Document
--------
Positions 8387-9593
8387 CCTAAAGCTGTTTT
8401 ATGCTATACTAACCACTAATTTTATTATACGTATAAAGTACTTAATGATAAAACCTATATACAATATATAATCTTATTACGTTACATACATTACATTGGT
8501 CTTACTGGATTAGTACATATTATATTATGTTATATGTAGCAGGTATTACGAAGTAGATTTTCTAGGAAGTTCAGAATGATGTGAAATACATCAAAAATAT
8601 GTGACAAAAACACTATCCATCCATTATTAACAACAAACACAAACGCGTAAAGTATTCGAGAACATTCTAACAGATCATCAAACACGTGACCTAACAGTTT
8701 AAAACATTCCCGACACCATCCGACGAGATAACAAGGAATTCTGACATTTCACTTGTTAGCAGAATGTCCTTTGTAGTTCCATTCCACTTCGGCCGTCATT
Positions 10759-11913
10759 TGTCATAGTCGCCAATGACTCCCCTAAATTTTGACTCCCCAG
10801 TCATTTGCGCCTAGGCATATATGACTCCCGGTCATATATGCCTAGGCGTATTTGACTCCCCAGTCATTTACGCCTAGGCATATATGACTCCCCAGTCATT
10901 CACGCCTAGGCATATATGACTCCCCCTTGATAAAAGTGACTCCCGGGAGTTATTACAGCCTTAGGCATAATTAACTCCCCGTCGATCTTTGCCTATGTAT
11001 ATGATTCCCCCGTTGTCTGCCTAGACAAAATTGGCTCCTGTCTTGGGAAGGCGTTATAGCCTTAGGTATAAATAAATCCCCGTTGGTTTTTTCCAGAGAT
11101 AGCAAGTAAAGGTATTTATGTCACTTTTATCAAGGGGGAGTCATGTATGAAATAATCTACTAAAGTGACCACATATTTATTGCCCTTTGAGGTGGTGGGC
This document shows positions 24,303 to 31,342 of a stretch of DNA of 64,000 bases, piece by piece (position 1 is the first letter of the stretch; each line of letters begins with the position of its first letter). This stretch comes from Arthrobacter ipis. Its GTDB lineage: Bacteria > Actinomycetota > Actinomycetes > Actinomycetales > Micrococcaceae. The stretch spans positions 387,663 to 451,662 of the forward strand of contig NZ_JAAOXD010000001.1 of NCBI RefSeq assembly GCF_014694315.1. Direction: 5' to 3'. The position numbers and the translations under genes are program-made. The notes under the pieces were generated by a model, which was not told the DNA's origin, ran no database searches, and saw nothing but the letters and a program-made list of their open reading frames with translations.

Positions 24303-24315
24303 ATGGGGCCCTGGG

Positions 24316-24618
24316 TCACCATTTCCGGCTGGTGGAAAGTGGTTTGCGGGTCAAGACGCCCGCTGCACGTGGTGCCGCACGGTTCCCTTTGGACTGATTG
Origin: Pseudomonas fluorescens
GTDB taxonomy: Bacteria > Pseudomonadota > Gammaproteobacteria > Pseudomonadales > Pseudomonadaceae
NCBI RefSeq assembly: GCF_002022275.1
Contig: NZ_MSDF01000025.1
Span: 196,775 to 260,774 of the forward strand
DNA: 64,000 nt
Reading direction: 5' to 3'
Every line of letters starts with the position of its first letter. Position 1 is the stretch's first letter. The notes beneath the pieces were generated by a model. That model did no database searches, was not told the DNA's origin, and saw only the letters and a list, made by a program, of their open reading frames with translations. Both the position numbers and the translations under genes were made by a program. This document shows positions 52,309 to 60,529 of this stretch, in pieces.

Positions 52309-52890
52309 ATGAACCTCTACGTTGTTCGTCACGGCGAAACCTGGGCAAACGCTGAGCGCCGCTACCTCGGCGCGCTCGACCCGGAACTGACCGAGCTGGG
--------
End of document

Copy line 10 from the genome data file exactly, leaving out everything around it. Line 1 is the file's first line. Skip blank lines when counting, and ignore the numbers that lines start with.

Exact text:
10901 CACGCCTAGGCATATATGACTCCCCCTTGATAAAAGTGACTCCCGGGAGTTATTACAGCCTTAGGCATAATTAACTCCCCGTCGATCTTTGCCTATGTAT